Carr attributed the lack of an increase in national reading scores and a decline of two points in math since 2013 to declining performance of the lowest performers ­— those whose scores fall within the bottom 25 percent of students. They have offset rising scores of students in the top percentiles, she said.

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  1. Dr. Bill Conrad 5 years ago5 years ago

    The presentation of the NAEP data is flawed. The y axis should represent the full range of scale score points from 0 to 500 for reading and math. The criteria bars for Basic, Proficient, and Advanced should be included as well. Looking at a 4-5 point gain in Reading will look very small as it should given the large scale score range. Statistical techniques do exist such as Analysis of Variance … Read More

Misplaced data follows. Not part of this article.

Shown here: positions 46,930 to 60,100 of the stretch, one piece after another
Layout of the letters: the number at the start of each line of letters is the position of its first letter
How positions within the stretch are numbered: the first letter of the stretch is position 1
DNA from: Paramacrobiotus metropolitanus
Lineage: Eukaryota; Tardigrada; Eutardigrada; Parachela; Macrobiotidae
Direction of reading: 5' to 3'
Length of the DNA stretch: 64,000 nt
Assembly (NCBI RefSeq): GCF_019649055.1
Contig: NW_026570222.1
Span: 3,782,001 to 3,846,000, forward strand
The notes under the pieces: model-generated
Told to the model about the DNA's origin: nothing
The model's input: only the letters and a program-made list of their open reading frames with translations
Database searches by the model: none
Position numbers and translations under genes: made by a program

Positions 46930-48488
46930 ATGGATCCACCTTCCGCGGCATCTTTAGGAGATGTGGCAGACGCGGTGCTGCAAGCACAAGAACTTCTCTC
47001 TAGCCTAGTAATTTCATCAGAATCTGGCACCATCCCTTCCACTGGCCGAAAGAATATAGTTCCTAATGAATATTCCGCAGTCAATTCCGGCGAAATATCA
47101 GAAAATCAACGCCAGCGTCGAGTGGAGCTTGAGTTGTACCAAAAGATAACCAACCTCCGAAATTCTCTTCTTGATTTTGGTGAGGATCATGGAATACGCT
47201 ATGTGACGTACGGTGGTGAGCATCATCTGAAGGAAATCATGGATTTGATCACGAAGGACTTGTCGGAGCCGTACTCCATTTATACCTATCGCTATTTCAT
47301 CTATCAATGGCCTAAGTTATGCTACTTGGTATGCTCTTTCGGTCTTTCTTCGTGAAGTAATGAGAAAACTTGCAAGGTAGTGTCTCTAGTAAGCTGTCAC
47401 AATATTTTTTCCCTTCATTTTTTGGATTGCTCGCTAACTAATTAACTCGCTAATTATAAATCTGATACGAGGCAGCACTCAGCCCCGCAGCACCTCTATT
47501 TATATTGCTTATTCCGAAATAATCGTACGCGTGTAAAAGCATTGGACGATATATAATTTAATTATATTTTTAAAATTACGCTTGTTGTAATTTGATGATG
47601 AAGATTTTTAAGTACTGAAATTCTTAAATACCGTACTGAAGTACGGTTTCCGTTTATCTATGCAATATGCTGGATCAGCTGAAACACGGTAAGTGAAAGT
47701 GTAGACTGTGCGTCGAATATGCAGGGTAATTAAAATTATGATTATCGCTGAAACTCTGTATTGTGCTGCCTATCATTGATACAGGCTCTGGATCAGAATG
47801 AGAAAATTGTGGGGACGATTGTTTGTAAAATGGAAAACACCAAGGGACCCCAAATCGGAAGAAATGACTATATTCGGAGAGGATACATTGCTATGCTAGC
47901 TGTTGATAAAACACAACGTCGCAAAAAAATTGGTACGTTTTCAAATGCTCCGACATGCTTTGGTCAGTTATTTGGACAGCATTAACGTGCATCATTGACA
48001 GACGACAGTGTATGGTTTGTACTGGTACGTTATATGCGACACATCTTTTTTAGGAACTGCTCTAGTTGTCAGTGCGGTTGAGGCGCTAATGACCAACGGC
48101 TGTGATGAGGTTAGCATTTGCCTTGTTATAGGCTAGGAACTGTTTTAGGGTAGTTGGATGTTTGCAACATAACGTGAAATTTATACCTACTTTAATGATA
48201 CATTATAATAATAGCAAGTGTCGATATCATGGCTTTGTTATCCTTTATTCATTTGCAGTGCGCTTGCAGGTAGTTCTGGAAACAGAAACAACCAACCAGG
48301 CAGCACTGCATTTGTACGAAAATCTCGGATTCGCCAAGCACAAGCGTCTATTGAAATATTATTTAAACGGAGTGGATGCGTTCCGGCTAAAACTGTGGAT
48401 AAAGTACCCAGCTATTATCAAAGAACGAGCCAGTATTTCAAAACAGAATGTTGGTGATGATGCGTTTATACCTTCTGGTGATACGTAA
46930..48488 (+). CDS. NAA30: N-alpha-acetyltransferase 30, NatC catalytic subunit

The presentation of the NAEP data is flawed. The y axis should represent the full range of scale score points from 0 to 500 for reading and math. The criteria bars for Basic, Proficient, and Advanced should be included as well. Looking at a 4-5 point gain in Reading will look very small as it should given the large scale score range. Statistical techniques do exist such as Analysis of Variance to determine whether a gain of 4 to 5 points is significant to the 95% criterion level. This analysis should be done. Why isn’t it included.